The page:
1 of 1 people found the following review helpful
A fascinating if slightly stupid woman,
This review is from: Christina Queen of Sweden: The Restless Life of a European Eccentric (Paperback)
Queen Christina of Sweden was the only daughter of one of Sweden's greatest kings. That was too much to live up to, and after puttering at being Queen for a few years and doing a fairly lame job she decided to abdicate, taking care to arrange a substantial pension for herself first. The story of the next forty years, as told in this meticulously researched and beautifully written book, is totally fascinating. The author Veronica Buckley clearly ended up liking Christina despite her sometimes appalling behaviour, her constant arrogance and her slightly pathetic instance on the formalites of Queendom. She obsessed about what kind of chair visitors had to sit on, with very subtle grades from backless, to one with arms, to a stool, to standing for the the whole time, depending on their rank in the world. Yet this formality contrasted sharply with her behaviour. She would wander happily around Paris chatting to local people and hailing any carriage that might pass by, she filled her home with rogues and ruffians and she dressed like a washerwoman.
I loved this book, the finely drawn detail of it and the grand sweep of it. Buckley cleverly links up Christina's actions and writings with possible and likely motivations, and makes her real and believable (although sometimes, like the author apparently did, I found myself shouting at the book "WHY? Why would you do such a silly thing when all you had to do was......" )It was almost like Christina had flashes of really good ideas, noble causes and geniune concerns and then lost the plot. Again and again.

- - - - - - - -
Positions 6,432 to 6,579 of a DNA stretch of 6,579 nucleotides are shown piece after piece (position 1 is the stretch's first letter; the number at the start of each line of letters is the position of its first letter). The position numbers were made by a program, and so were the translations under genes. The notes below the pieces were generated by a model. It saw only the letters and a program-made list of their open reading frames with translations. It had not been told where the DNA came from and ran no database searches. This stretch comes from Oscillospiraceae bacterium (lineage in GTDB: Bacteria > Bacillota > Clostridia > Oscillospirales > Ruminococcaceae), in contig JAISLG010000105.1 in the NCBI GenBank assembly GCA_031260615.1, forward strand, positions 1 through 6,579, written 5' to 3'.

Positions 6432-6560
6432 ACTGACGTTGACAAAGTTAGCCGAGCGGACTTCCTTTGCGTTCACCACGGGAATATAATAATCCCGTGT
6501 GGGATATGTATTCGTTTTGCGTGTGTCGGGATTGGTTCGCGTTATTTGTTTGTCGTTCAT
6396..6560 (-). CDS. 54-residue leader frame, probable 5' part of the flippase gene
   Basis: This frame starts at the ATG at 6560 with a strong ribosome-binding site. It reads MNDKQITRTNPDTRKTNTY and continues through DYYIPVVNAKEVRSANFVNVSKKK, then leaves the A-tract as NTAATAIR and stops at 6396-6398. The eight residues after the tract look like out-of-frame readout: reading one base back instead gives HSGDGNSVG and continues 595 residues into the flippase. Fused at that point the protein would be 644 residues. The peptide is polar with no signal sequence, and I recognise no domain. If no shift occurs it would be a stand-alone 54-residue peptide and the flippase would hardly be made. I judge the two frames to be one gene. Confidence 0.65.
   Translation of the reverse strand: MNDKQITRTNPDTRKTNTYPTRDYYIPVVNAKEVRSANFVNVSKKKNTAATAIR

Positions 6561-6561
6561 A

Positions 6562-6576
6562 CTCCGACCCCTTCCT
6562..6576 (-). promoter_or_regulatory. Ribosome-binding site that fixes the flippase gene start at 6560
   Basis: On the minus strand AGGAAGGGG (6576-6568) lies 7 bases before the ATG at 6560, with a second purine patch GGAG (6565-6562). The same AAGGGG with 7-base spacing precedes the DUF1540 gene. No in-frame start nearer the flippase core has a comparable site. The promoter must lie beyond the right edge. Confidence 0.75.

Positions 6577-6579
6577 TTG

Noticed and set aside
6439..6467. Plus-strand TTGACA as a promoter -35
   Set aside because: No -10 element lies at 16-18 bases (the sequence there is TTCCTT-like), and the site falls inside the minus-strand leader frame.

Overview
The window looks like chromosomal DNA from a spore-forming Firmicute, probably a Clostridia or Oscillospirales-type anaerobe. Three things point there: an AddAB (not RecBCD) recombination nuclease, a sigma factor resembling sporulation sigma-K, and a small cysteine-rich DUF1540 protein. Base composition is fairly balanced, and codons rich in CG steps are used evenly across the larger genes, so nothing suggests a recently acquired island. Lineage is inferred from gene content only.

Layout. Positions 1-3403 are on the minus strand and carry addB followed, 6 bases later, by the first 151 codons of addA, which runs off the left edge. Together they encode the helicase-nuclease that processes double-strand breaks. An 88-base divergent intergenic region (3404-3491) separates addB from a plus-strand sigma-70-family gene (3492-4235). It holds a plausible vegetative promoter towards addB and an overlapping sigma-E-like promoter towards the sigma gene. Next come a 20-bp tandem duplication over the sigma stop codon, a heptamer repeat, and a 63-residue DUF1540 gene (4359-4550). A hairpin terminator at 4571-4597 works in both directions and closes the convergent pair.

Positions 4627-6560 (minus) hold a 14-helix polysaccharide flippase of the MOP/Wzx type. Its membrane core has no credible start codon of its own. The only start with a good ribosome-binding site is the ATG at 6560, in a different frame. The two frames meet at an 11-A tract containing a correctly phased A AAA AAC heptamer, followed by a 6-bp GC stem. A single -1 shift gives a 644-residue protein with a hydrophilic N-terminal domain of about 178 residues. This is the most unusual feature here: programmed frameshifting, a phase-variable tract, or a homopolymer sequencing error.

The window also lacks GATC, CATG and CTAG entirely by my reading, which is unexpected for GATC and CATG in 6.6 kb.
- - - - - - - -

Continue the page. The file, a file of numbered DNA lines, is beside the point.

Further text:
The horrible murder of Mondaleschi was a black stain on Christina's character yet I felt she got swept away in the moment somehow, and then realised what she had done. Or maybe not - the infuriating woman could be callous sometimes and stupid as well. I don't know why I liked her but the more I read the more she interested me.
The doubts about her sexuality seem unlikely to me, she clearly liked woman and I am sure she was a lesbian, however the author allows us to make our own judgements on that score. Her sexual orientation made her appear to be a feminist but she wasn't really, she actually thought women were soft and rather silly things and wished in many ways she could have been a man.
This is a highly readable and absorbing book about an interesting life, I recommend it to anyone who likes history, biography or just a really good read!